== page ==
Probably.” Schlomo Rabinowitz

The economy, we are told, is booming—a message coming from self-serving politicians to be sure, but also from many who claim to be serious economic analysts. The Dow Jones Industrial Average, as we know, has topped 29,000 (can Dow 36,000 finally be on the way?) and we are in the midst of the longest economic expansion in US history. Yet the economic unease that is so pervasive right now should tell us something. If this is how the economy feels in “up” times, how scary will it be when—not if—the next recession occurs?

In NPQ, we have outlined some reasons for today’s economic anxiety, such as the nation’s $1.6 trillion student debt overhang. Also, communities of color still have not recovered from the loss of over a trillion dollars of household wealth in the Great Recession. Today’s economic problems—including that student debt burden and a growing homeownership gap between black and white, and young and old—can often trace themselves to the dominant approach to economic policymaking the past four decades, known as neoliberalism.

The famed Marxist economist David Harvey defines neoliberalism as a set “of political economic practices that proposes that human well-being can best be advanced by liberating individual entrepreneurial freedoms and skills within an institutional framework characterized by strong private property rights, free markets, and free trade.” Privatization and “deregulation” (better said, corporate-favoring regulation) are also central tenets, as is reduced funding for public goods and services, such as higher education (hence that $1.6 trillion debt). Margaret Thatcher and Ronald Reagan are identified with the approach, although centrists such as Tony Blair and Bill Clinton also embraced many of its key features. In the corporate world, there is a matching ideology of shareholder value maximization, which contends that businesses have few obligations beyond legal compliance and earning profits.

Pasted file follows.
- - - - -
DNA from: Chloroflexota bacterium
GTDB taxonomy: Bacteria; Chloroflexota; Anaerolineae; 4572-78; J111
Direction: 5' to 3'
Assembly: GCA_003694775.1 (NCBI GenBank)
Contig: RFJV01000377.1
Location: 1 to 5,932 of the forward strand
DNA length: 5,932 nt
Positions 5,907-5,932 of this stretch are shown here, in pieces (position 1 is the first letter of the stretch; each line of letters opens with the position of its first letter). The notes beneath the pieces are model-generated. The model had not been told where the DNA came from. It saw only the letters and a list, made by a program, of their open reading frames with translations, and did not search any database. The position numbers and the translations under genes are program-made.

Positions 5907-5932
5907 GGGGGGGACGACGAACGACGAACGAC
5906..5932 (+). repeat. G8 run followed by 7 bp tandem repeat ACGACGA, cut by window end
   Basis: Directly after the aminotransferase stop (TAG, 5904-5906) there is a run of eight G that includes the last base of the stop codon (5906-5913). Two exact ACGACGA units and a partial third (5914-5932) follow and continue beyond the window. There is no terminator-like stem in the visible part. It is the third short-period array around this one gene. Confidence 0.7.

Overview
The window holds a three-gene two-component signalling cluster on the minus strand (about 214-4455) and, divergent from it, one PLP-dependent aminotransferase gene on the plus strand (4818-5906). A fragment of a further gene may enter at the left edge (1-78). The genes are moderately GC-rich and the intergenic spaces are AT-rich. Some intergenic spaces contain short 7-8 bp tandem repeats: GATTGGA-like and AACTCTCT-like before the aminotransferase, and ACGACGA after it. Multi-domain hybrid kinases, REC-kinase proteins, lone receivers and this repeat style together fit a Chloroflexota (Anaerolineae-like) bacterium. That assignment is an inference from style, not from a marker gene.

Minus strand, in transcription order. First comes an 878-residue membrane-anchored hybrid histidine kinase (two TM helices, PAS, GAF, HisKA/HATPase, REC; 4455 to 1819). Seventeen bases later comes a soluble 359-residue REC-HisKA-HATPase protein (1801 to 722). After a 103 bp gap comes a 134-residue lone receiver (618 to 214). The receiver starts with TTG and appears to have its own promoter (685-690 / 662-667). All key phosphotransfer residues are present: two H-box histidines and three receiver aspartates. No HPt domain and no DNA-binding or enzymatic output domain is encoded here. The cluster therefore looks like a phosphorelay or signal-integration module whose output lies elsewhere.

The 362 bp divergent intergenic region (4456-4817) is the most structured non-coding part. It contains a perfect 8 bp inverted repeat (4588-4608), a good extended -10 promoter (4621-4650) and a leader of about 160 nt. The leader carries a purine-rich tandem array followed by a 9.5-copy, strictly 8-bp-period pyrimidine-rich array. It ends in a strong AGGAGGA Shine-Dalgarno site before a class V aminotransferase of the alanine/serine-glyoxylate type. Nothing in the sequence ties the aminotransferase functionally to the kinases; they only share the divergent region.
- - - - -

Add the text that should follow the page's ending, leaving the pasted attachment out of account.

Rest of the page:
These days, neoliberalism is in tatters. In fact, we know the exact day its demise began: September 15, 2008, the day Lehman Brothers went under. Neoliberalism did not end that September, but the crash exposed the vacuity of so many economics assumptions.

After Lehman, sure, one can continue to pretend there is a free market. But, really? Yep, it must be the “free market” that explains why the Federal Reserve spent $4.5 trillion—in other words, close to $14,000 per person—on “quantitative easing” (pumping money into the economy) ­in the years after the Lehman Brothers bankruptcy to shore up corporate balance sheets. The invisible hand has rarely been so conspicuously visible.

Nonetheless, many would prefer to act as if nothing happened. The “zombie doctrine staggers on,” observed the British social critic George Manbiot in a 2016 book titled How Did We Get Into This Mess? in an excerpt published in the Guardian.

Meanwhile, for an economy that is allegedly operating on all cylinders, something is clearly awry. This is glaringly obvious to so many in the nonprofit sector who must deal with the collateral damage on a daily basis. At NPQ, as we’ve noted often, we are now firmly ensconced in a second gilded age of record inequality. But it is more than that.

Who ever heard of an economic expansion that—until a slight recovery last year—had seen three consecutive years of declining life expectancy, to say nothing about the spectacular rise of